The MSC Brunella has become the first vessel to plug in to the Northwest Seaport Alliance’s Terminal 5 shore power infrastructure in Seattle, USA. The use of clean energy from the City of Seattle’s electrical grid to power the vessel finalized the commissioning phase of the shore power project.
Terminal 5 is the first international container terminal in the NWSA gateway with shore power capability, making the first plug-in an environmental milestone for the Pacific Northwest. The shore power infrastructure will enable vessels to turn off their polluting and noisy diesel engines when berthed at the port, and instead use the local power grid to reduce harmful pollutants and emissions, and sound levels.
“The Northwest Seaport Alliance is committed to reducing maritime emissions in our harbors, and the launch of shore power utilization at Terminal 5 is an important milestone for our gateway,” said Sam Cho, co-chair of the Northwest Seaport Alliance. “We appreciate our partners, SSA Terminals, Mediterranean Shipping Company (MSC), Pacific Crane Maintenance Company (PCMC) and the International Longshore Workers Union (ILWU) Local 19 for working alongside the NWSA to ensure shore power is successful at Terminal 5.”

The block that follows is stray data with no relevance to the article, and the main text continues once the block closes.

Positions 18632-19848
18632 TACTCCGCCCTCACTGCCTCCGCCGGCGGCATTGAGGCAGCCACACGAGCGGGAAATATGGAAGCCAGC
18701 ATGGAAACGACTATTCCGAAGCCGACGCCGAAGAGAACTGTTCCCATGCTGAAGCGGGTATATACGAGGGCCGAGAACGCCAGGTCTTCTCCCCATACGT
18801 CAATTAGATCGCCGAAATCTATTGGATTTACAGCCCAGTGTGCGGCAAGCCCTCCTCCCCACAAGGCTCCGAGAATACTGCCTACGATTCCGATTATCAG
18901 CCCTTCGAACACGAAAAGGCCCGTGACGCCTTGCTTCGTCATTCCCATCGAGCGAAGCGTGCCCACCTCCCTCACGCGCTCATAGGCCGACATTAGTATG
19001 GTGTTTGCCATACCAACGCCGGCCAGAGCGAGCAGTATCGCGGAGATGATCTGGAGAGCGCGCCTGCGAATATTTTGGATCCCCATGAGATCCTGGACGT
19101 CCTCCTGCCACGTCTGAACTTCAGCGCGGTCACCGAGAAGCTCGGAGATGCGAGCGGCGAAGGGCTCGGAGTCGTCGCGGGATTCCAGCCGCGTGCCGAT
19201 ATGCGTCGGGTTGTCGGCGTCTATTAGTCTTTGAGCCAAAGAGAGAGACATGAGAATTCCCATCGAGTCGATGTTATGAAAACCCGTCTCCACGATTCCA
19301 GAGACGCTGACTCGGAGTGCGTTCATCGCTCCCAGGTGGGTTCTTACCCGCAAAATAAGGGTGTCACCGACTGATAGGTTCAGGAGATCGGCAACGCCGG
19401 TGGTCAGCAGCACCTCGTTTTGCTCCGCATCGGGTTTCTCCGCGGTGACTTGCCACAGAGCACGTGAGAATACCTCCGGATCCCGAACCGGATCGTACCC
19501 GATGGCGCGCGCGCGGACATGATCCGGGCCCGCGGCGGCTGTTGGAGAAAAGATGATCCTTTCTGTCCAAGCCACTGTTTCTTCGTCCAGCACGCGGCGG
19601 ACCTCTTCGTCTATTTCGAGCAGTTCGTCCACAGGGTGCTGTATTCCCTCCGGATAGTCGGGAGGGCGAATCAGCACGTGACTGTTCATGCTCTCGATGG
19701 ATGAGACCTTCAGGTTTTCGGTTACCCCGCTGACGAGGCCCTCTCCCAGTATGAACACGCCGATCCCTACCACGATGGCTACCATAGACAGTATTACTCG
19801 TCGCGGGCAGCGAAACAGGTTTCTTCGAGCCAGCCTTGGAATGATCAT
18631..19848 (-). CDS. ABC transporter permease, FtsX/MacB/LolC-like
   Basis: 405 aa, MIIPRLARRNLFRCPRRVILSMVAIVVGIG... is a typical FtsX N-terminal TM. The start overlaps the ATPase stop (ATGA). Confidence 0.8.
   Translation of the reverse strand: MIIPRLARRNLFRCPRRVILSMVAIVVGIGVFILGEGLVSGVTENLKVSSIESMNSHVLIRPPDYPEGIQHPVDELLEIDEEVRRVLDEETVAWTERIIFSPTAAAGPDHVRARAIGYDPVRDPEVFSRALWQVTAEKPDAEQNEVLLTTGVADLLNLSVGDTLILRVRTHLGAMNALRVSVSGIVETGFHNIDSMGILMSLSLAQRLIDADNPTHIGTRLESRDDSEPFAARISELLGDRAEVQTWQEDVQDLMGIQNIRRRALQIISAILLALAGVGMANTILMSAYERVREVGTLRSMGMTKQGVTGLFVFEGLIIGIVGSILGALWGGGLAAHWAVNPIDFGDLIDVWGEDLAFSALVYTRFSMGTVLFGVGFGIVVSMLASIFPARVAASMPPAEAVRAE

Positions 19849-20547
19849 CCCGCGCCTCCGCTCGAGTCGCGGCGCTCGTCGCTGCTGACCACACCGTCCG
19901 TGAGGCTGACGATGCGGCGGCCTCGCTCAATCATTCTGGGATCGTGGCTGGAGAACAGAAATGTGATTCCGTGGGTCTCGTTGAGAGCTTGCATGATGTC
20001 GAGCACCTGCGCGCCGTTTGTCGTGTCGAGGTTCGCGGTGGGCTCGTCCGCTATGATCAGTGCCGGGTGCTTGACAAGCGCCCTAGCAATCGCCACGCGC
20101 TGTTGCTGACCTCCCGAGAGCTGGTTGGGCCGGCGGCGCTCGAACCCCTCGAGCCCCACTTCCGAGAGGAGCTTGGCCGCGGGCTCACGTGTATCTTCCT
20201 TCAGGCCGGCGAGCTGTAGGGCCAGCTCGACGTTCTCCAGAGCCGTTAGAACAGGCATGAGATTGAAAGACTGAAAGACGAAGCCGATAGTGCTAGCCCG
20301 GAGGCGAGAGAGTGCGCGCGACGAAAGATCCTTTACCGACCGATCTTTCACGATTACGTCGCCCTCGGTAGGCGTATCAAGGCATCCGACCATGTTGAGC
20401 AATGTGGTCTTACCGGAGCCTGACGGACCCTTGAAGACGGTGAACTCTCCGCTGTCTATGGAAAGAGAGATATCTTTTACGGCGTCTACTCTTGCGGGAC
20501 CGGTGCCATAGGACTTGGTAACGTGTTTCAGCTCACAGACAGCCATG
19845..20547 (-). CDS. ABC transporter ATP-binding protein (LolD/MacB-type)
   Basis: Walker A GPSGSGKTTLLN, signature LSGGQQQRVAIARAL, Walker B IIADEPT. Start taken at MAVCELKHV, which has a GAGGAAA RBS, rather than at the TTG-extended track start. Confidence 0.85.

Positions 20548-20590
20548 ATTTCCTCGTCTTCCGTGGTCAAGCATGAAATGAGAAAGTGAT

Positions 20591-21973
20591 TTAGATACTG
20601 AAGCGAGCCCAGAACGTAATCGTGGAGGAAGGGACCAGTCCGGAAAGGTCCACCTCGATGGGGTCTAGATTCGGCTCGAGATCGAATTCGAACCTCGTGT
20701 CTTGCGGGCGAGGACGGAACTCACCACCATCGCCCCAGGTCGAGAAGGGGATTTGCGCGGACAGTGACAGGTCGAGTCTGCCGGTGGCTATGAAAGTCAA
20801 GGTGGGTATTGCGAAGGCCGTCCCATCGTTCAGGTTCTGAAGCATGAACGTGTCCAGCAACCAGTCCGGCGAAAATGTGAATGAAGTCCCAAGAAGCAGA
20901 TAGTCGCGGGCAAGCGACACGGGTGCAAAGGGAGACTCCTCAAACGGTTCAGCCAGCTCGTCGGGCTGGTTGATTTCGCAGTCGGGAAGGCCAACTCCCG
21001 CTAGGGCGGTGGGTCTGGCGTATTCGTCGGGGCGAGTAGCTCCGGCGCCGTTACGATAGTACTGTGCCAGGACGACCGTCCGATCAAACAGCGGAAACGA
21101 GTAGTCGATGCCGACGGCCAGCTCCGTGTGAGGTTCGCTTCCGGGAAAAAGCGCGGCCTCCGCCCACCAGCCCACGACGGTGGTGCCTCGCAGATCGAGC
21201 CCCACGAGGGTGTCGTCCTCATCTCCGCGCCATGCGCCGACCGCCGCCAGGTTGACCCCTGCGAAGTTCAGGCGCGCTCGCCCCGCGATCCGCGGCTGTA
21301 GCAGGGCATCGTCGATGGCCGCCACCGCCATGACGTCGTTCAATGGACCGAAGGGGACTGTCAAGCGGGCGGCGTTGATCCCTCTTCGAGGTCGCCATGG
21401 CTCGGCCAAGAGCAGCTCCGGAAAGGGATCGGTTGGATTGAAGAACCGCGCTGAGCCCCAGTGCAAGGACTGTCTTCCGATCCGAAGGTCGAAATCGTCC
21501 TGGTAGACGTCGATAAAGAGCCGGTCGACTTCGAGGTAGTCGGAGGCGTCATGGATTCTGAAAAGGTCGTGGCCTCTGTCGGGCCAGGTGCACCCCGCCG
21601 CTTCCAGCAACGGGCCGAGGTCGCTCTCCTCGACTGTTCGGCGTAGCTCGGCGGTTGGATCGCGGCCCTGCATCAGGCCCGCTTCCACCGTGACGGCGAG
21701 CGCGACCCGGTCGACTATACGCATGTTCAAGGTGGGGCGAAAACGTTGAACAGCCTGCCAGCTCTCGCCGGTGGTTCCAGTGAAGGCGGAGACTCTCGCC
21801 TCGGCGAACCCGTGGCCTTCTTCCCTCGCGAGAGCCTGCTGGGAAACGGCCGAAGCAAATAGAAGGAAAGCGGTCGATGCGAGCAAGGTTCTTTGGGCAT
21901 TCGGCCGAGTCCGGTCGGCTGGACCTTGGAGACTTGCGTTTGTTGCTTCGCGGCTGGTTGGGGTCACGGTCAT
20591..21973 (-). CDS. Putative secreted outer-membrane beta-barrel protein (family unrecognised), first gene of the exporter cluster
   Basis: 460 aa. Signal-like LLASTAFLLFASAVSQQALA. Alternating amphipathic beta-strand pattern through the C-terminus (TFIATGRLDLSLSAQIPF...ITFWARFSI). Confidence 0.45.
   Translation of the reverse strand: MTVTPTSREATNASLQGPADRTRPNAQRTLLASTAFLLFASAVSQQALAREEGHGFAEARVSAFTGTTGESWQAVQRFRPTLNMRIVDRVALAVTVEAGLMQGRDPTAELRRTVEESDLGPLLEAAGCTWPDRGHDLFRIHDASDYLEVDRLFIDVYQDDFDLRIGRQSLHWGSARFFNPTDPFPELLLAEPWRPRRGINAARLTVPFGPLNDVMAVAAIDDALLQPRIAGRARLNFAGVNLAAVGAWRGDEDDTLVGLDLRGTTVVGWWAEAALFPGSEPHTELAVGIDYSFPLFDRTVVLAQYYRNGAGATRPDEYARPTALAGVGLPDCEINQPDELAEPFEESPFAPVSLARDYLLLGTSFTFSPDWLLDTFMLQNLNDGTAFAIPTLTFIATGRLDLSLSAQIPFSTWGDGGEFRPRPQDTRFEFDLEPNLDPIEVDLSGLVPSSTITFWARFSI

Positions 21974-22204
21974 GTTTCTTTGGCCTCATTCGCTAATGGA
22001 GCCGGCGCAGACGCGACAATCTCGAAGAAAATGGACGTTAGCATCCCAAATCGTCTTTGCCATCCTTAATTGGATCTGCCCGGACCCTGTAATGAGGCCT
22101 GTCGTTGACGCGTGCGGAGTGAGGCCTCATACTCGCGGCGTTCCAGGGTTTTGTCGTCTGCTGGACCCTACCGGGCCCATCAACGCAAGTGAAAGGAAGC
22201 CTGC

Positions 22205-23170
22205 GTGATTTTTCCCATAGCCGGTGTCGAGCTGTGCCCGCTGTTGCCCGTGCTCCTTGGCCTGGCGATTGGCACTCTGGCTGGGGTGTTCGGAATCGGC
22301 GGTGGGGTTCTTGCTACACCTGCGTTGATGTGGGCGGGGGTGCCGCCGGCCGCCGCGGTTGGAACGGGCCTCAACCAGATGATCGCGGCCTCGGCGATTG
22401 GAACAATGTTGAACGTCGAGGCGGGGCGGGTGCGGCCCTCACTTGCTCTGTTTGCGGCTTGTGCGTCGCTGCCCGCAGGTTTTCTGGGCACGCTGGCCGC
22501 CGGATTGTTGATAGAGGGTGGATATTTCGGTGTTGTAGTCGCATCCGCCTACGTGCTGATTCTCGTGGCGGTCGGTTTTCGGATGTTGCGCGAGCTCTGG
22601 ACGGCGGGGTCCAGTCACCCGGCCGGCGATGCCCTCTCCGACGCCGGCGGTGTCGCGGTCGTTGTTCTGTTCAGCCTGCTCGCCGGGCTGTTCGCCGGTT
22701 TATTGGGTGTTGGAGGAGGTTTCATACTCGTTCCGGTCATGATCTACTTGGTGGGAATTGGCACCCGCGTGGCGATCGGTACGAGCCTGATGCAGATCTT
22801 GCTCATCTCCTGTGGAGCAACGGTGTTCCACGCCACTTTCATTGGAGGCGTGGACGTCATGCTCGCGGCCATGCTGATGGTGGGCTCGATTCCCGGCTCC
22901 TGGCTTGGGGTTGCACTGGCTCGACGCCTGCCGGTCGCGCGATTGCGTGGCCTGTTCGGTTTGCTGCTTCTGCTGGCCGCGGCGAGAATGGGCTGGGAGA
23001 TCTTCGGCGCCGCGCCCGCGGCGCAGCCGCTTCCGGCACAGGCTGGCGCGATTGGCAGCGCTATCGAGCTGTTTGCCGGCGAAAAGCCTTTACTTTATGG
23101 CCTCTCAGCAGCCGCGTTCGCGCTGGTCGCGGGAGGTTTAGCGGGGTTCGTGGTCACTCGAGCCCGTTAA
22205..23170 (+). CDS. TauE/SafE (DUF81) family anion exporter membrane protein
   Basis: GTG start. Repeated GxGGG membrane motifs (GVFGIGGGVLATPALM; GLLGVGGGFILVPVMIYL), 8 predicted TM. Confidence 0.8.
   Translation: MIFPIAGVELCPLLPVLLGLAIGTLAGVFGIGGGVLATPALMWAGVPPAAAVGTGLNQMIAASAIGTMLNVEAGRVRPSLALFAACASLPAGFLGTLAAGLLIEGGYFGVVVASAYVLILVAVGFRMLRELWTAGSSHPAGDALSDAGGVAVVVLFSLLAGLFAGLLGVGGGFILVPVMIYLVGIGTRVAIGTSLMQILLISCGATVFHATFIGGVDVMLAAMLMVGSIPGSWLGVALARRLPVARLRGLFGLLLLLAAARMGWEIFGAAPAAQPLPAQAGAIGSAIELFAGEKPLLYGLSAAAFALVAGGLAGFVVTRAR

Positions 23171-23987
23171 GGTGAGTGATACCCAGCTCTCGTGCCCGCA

“Terminal 5 is an important asset to our region’s economy, adding critical capacity to the west coast that increases cargo movement through our gateway, and now reduces the environmental impact of port operations on our workers and surrounding near-port neighborhoods,” commented Deanna Keller, co-chair of the Northwest Seaport Alliance. “We thank the Washington State Legislature for their US$4.4m investment in Terminal 5 shore power and look forward to expanding shore power infrastructure across our facilities, including the upcoming installation of shore power at Husky Terminal in our South Harbor.”
The electrical installation is a key part of the Northwest Ports’ Clean Air Strategy, which aims to install shore power infrastructure on all international container terminals by 2030. To help achieve this target, the Husky Terminal in the South Harbor and Terminal 18 in the North Harbor will have shore power connections installed next.
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